Director Brian Golden to leave BPDA

Brian Golden

Brian Golden, who has led the city’s planning and development arm for the past eight years, will step down at the end of this month. Golden told the Boston Planning and Development Agency (BPDA) Board of Directors at its monthly meeting that he was honored to hold the post, that “the work is almost never easy but it is always consequential and important.”

“I have loved my job and I have loved working here at the BPDA. Even when circumstances have been challenging, I have always been grateful for the opportunity to join all of you,” he said of the board and the staff, “in serving the people of Boston.”

Golden was appointed director of the BPDA, formerly known as the Boston Redevelopment Authority, in 2014, early in then-Mayor Martin Walsh’s tenure. The former state representative took the helm at a fraught time for the agency, which in the past infamously oversaw the razing of Boston’s West End and garnered a reputation as mismanaged, opaque in its decision making, and unaccountable to residents. He leaves as the agency’s longest-serving director, after overseeing extensive efforts to modernize and reorganize the BPDA.

The changes included “meaningful operational reforms,” contributing to a “more transparent and accountable BPDA,” said BPDA Board chair Priscilla Rojas. She and other board members pointed to thousands of community meetings and an emphasis on planning over the agency’s past eight years.

BPDA board member Carol Downs said, “in a broad stroke this agency went from being a 20th century organization to being a 21st century organization, and that took a tremendous amount effort and leadership from everybody at the agency.” Golden’s legacy will be “looked at as a very, very successful time for the BPDA,” Downs said.

Golden thanked Walsh, now U.S. Secretary of Labor, for "entrusting me with the director's role” and said he "created an environment that allowed us to do big important things that address the needs of the city today and far into the future." The BPDA under the Walsh administration conducted the city’s first general planning process since the 1960s – Imagine Boston 2030, along with targeted neighborhood plans and transit-and climate-focused reports.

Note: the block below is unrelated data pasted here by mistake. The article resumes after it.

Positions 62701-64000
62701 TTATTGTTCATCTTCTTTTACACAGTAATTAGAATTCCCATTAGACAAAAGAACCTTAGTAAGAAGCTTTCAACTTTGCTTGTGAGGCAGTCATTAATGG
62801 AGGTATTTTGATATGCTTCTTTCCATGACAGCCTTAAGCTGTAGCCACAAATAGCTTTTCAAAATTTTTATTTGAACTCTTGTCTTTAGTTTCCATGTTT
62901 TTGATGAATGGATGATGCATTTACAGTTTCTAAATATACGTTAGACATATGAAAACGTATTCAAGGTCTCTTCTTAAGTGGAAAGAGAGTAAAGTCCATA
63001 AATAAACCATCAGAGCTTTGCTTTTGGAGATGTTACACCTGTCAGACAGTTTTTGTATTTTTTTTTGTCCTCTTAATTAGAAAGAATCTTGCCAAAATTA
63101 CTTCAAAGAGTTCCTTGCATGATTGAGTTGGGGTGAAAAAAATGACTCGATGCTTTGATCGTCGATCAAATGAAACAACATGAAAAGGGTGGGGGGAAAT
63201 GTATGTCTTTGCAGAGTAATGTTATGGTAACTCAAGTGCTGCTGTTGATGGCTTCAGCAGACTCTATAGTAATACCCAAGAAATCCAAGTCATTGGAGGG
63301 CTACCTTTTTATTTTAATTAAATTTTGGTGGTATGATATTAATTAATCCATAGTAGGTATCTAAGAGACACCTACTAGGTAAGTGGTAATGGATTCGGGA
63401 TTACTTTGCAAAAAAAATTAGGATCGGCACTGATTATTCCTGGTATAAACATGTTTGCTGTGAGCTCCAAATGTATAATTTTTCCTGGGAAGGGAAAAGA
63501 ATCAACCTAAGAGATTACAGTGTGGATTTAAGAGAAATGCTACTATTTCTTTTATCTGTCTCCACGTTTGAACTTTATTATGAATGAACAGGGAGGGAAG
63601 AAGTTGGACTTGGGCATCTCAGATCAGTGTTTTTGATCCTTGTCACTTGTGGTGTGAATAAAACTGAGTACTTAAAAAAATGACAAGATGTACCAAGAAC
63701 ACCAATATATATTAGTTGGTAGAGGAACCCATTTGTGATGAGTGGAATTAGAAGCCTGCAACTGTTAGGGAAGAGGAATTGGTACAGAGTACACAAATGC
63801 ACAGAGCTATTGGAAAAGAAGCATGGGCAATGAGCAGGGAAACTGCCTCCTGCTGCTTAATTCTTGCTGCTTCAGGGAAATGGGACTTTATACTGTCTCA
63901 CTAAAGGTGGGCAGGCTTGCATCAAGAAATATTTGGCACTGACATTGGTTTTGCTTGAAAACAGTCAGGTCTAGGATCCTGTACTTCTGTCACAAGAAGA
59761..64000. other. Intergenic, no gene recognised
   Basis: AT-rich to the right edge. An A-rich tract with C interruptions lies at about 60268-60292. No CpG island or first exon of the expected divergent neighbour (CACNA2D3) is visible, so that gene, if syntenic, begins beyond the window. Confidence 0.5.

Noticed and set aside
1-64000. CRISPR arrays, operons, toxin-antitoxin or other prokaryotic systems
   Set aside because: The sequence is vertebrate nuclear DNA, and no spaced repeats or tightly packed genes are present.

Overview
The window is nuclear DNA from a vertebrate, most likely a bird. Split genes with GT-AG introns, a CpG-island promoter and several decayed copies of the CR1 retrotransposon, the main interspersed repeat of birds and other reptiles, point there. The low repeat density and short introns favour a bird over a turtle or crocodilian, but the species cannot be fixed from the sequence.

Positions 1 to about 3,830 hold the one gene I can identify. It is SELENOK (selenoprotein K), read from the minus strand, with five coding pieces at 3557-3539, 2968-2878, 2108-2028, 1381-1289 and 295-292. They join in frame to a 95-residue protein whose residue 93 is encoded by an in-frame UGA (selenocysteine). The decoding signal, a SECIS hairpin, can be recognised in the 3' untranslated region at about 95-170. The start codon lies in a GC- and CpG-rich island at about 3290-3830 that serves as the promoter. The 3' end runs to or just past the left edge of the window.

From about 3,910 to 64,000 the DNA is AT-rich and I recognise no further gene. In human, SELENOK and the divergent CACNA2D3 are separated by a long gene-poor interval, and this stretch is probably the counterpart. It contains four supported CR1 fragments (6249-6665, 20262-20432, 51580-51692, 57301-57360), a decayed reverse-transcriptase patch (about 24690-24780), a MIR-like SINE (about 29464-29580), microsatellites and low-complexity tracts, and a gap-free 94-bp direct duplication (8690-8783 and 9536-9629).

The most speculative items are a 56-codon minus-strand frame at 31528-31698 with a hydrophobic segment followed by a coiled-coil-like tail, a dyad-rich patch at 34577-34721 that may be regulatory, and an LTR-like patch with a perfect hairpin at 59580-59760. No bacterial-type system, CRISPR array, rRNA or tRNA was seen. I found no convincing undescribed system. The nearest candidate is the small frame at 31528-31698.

Despite the changes, the sense that the BPDA is prioritizing development and disregarding resident input is still often expressed at public planning meetings. Mayor Michelle Wu ran for office pledging to “Abolish the BPDA.” In a report her office issued prior to her mayoral run, and cited on the campaign trail, Wu criticized the agency’s transparency and inclusivity and called for a citywide planning effort.

Golden’s departure, first reported by the Boston Globe, comes at the city awaits the appointment of a new cabinet-level Chief of Planning. The mayor has been deferring comment on many major development projects until the position is filled, a search that is expected to resolve this spring. The city is also assessing its land holdings and current demographics before modifying future housing goals.

Golden wished Wu and her team “great success in their stewardship of Boston.”

In an interview with the Reporter last month, Golden and other top BPDA officials made the case for the agency’s continued relevance amidst an ongoing building boom. The BPDA board and Golden echoed those sentiments at the Thursday afternoon meeting, highlighting Boston’s strong property tax base, emphasis on fair housing, and status as the American city with the most income restricted housing.

During Golden’s eight years at the helm, the BPDA approved about 90 million square feet of new development, constituting $43 billion of investment, according to the agency.

“I’m proud of our work,” Golden said. “I hope that everyone who has been part of this is proud too. Wherever I go I will always be rooting for the work that this agency and its professionals do for the City of Boston.”

Present and former BPDA officers and planners applauded Golden’s tenure online and throughout the board meeting.

Tim Czerwienski, a former project manager at the BPDA and now Milton’s director of planning and community development, said on Twitter that Golden’s departure was “not unexpected but still sad news.”

“Golden inherited a dysfunctional sclerotic agency and righted the ship. He left it a better place than when he found it,” Czerwienski wrote. The agency now, he said, is “light years” away from where it was at the start of Golden’s appointment.

Golden ended his remarks to the board with a heartfelt thanks to his wife and five children. “This is a great job,” Golden said, “but it certainly has grief and stress and even a bit of pain associated with it, and sometimes my family, I’m sure, has experienced the impacts from that. Directly or indirectly, they’ve had to have felt some of that.” At the least, he said, they must have felt his “distraction at times."

“I thank them for tolerating it all,” Golden said. “I thank them for their love and support during my time at this agency.”

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